What Are Custom Fields In WordPress?

Table of Contents

Custom fields are a WordPress feature that enables users to add information when writing a post. WordPress stores this information as metadata. Users can then display the metadata by using template tags in their WordPress themes. 

Essentially, custom fields allow users to hold extra information related to pages or blogs they are editing, custom post types, or taxonomies (like tags and categories).

How Do Custom Fields Work?

By default, when you write any content type, WordPress saves it into two areas. The first is in the body of the content you add using the post editor. The second is the information about that particular content – for example, title, author, date, time, and more. This part of the post is called metadata.

WordPress automatically adds built-in custom fields to each post or page you create. By default, the option is hidden on the post edit screen. To display your custom field on the site’s front-end, so it’s not just sitting in your database, you need to edit your WordPress theme files. Alternatively, there are dedicated custom field plugins like Elementor Pro and its dynamic content feature. This lets you display the information quickly and requires no code.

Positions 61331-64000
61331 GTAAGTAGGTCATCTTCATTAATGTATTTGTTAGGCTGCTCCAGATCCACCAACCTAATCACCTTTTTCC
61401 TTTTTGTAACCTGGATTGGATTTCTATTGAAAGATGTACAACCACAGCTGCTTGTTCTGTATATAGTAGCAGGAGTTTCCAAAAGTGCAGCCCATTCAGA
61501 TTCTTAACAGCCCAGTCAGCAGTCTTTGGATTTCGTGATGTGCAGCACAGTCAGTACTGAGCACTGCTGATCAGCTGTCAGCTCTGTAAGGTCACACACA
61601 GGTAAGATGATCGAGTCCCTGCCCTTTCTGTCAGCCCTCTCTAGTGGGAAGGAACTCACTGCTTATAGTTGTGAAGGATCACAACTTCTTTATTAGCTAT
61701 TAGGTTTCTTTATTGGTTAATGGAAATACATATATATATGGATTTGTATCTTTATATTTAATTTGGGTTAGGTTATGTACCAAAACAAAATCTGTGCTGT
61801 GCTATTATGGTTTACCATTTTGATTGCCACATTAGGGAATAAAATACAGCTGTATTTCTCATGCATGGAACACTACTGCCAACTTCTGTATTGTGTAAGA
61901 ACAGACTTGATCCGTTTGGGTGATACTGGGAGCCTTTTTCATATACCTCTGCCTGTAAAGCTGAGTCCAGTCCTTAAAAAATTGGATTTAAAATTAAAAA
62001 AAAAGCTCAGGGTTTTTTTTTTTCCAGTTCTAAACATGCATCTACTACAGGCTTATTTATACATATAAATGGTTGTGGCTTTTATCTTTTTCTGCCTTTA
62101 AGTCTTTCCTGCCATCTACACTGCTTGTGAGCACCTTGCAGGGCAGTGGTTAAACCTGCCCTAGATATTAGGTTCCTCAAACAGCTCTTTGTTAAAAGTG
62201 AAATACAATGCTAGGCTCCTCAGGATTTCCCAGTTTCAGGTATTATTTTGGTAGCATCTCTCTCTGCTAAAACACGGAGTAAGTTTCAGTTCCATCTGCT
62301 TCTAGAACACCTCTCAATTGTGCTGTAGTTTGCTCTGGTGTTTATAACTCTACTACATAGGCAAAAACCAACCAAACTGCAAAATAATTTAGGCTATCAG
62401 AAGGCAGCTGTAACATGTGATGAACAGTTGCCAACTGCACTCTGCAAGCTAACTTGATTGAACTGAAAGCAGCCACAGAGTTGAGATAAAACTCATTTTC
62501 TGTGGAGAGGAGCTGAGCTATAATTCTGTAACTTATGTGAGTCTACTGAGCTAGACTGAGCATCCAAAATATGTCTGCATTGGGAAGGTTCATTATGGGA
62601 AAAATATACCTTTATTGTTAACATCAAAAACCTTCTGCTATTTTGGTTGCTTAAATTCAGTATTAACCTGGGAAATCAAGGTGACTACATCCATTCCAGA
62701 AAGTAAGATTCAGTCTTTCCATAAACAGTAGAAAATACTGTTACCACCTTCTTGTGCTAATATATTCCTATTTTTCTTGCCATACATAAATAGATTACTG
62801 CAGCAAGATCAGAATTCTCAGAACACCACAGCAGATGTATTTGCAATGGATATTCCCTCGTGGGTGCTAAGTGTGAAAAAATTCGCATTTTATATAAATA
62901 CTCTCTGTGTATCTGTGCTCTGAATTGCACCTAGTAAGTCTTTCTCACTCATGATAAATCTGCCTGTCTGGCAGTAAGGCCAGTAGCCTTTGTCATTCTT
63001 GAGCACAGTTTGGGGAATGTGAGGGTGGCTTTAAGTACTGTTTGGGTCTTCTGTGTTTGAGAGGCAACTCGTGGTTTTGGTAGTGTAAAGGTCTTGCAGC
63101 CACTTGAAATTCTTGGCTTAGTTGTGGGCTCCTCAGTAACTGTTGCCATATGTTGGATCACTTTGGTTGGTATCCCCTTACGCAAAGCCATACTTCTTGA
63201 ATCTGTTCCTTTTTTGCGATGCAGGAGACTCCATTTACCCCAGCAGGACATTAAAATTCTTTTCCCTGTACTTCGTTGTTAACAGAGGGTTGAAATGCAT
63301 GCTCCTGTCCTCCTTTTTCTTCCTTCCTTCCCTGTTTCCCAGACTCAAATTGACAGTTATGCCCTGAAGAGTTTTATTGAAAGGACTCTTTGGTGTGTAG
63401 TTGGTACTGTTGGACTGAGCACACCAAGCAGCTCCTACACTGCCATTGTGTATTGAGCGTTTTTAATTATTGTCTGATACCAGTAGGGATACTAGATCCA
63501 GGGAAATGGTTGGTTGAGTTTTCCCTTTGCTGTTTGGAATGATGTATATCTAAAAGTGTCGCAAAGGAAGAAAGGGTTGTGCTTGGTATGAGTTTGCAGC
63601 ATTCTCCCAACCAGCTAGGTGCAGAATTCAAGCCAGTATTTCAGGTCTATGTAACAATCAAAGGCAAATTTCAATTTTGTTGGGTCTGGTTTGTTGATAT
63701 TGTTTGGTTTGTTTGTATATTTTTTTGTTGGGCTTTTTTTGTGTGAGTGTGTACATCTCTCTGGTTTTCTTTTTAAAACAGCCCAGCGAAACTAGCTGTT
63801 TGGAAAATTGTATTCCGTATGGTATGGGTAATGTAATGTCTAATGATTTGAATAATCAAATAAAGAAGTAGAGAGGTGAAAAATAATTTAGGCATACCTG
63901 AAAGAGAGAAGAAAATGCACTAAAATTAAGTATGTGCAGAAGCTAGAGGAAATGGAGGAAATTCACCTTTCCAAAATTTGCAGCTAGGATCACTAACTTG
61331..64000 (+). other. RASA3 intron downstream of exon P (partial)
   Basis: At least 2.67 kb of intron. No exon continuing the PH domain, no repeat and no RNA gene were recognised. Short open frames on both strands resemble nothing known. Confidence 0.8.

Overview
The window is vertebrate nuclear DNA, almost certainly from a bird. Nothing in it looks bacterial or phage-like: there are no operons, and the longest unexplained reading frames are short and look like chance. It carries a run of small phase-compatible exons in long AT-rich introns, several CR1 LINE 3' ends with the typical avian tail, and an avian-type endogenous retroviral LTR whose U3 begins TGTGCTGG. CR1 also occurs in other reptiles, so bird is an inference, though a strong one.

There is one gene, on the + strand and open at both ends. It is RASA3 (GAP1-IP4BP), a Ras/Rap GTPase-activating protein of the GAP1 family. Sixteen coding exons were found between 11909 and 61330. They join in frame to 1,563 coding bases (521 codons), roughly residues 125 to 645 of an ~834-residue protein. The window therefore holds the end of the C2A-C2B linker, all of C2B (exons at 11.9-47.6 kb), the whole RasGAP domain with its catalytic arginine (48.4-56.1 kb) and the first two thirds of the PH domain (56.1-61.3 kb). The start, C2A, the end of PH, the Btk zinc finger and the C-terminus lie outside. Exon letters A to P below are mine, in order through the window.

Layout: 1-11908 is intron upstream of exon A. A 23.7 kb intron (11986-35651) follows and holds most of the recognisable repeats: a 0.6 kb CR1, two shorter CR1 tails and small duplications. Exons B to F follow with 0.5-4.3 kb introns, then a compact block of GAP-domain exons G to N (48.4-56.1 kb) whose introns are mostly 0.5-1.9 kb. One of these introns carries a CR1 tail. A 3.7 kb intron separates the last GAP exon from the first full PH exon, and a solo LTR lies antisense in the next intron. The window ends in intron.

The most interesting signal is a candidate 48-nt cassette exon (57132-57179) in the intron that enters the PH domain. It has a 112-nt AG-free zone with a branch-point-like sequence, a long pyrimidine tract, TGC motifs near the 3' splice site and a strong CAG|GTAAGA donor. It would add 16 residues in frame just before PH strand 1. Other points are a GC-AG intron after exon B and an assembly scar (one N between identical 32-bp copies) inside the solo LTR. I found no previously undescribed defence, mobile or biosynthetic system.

Custom Fields Use Cases

Custom Fields can be used in many ways. 

  1. For instance, when creating a WordPress eCommerce store, you will need to collect a great deal of data on your products. For example: 
  • Prices
  • Attributes
  • Stock status

Customs Fields allow you to store that extra metadata to display your products correctly at the front-end of your store. 

  1. Another use case would be creating a real estate site. The site will include data-filled listings such as:
  • Bedrooms
  • Bathrooms
  • Square footage
  • Price

You could add a custom field for each piece of data to enter fluidly in the back-end editor and then automatically display it on the front-end.

  1. If you are building a restaurant site, custom fields can effortlessly create and maintain a menu by collecting information such as:
  • A dish’s price
  • Relevant dietary concerns (for example, you could add checkboxes to indicate if a meal is gluten-free or vegan)
  • Calories

Every time you publish a new dish, it will automatically appear on the menu in the proper format.

Put simply, custom fields are vital to unlocking the power of WordPress as a complete content management system.


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